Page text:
Why the global COVID-19 vaccination plan is unfair
Aisling talks about how wealthier countries are buying up the available vaccines, leaving poorer countries behind
After a very difficult year, we’ve finally gotten some good news with the announcement of the Covid-19 vaccines. Vaccinations began being administered across Ireland in January, with the groups the government deems most at risk being vaccinated first. One of the priority groups was frontline healthcare workers as they have a greater risk of being exposed to the virus. People aged 65 years and older living in long-term care facilities were also a high priority as they have a higher risk of serious illness if they get the virus. The next groups were healthcare workers who do not have direct patient contact and people aged 70 years and older.
Vaccination rollout plan
Personally, I agree with the vaccine prioritization the government has laid out. It’s a relief to know my grandparents, and my friends and family working within the healthcare system, are protected. Knowing I’m at less of a risk, I don’t mind waiting longer for the vaccine. If things go to plan, everyone who wants the vaccine in Ireland should have gotten it by the end of the year. It’s exciting to think about things going back to normal, restaurants and shops opening, seeing friends and family, travelling again.
Vaccine inequality across the world
Buying up supplies
However, it’s difficult to celebrate when you remember how unequal the vaccine rollout has been around the world. Developed countries are buying up all of the available supplies, leaving poorer countries behind. Some countries have even obtained over twice the amount of doses needed to vaccinate their populations. Considering the expiration dates on the vaccines, this seems unnecessary and irrational not to mention hugely unfair towards poorer countries who are unable to access vaccines as a result.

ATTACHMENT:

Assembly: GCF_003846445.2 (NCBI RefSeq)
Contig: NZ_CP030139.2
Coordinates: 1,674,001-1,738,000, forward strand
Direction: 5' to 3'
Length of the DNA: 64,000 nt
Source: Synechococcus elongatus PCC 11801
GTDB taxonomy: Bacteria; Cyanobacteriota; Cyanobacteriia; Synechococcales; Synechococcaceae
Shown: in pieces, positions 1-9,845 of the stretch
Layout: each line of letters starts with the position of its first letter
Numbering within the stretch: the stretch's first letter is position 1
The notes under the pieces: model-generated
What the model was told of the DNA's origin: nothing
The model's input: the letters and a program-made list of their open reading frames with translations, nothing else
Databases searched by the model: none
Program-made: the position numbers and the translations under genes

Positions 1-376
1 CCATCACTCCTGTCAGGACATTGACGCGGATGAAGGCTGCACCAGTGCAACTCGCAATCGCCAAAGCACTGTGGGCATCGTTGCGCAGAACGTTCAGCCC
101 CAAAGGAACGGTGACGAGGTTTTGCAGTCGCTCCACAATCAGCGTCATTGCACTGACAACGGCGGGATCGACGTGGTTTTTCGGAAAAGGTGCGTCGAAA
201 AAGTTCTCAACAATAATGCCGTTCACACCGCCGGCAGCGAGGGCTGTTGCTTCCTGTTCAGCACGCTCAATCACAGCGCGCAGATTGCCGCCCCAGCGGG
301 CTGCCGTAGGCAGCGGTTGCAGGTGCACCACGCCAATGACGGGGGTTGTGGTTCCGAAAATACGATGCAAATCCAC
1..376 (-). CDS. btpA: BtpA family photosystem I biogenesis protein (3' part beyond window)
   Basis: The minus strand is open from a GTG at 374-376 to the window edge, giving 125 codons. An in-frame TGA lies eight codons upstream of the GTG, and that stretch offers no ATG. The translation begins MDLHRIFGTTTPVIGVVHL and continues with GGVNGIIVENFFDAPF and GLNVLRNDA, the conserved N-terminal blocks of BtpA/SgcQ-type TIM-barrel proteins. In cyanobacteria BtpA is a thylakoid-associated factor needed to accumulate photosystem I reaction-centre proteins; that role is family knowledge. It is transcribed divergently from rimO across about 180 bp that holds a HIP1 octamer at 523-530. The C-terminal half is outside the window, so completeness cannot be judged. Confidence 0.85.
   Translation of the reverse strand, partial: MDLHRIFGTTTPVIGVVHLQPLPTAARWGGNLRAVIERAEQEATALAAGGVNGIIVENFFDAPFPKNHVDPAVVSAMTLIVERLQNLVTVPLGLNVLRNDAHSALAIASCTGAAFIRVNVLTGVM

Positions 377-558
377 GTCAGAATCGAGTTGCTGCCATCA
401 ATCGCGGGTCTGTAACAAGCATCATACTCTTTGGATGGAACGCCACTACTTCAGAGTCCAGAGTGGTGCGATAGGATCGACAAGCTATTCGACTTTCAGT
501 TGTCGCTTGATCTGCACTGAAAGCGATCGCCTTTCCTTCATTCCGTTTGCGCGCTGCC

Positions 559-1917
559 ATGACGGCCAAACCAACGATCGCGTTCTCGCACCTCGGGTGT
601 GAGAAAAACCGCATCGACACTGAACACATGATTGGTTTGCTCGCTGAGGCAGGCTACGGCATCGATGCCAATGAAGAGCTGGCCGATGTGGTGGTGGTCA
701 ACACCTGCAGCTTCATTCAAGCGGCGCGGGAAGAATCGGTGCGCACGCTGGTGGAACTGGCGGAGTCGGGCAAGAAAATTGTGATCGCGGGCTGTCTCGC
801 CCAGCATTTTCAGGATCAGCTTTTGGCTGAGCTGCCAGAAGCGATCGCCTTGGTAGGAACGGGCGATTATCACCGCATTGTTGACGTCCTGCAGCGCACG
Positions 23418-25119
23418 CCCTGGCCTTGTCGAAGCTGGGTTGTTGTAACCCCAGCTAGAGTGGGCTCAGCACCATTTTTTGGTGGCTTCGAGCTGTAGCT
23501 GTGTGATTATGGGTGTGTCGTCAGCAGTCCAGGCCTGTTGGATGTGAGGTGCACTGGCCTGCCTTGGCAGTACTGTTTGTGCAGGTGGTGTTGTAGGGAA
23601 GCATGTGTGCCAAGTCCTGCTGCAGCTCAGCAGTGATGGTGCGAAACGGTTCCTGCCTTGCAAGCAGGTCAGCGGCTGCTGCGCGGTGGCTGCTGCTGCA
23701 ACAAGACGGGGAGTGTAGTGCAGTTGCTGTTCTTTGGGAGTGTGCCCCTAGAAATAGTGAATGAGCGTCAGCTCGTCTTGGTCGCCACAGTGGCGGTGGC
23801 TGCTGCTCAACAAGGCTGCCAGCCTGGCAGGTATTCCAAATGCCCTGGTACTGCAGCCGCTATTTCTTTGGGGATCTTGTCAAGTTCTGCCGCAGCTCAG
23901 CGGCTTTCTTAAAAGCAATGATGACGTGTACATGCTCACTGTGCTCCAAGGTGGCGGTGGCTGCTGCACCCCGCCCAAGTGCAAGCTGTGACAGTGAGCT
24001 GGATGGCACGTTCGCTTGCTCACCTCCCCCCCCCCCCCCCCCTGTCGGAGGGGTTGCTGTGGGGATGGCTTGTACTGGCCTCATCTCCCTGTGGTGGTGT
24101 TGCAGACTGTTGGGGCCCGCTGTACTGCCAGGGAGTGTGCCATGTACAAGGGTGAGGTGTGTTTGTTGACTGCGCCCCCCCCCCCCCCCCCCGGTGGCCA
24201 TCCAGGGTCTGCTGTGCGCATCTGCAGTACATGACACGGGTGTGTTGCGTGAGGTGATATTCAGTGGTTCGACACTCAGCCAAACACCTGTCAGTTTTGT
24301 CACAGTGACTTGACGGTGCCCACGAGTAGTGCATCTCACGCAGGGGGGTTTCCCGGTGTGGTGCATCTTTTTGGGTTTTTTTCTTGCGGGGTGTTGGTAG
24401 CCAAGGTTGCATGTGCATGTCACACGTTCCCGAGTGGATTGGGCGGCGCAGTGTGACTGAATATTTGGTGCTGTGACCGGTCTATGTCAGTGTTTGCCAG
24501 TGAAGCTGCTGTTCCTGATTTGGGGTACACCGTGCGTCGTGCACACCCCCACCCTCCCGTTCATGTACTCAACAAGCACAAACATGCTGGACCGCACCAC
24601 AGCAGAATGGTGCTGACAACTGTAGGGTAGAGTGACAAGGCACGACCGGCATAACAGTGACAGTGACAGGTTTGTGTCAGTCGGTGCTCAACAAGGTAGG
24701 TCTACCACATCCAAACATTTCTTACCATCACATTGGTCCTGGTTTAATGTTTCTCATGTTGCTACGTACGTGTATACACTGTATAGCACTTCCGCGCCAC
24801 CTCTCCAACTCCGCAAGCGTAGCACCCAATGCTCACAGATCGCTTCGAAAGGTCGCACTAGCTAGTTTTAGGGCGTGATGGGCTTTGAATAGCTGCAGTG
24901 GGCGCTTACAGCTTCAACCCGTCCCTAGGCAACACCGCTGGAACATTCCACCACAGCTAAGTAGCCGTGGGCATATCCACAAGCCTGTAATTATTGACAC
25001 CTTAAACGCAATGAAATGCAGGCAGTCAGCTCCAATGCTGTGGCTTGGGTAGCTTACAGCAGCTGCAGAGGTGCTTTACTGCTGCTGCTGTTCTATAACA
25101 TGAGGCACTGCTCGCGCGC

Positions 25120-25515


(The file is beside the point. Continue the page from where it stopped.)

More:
The COVAX programme has been working to combat this, aiming to provide two billion vaccine doses to 190 countries this year at no cost to lower-income countries. Some countries, like Canada and Norway, have promised to give their surplus vaccines to COVAX. This fantastic programme is slowly lessening the difference in vaccine rollouts between rich and poor countries. COVAX is funded by richer countries self-financing their participation in the programme and through Official Development Assistance. Ghana became the first country to receive vaccines through the programme in February.
However, I really feel that more needs to be done to keep decreasing this gap. We can’t only care about our own population and ignore the suffering in poorer parts of the world. We need to recapture the community spirit felt at the beginning of the pandemic with everyone working together to fight the virus. This is not just a moral issue. COVID-19 is a global virus. By preventing poorer countries from accessing vaccines, there is less of a chance of global herd immunity and COVID-19 could continue to spread. The vaccines are a sign of hope but one that needs to be fairly shared around the world.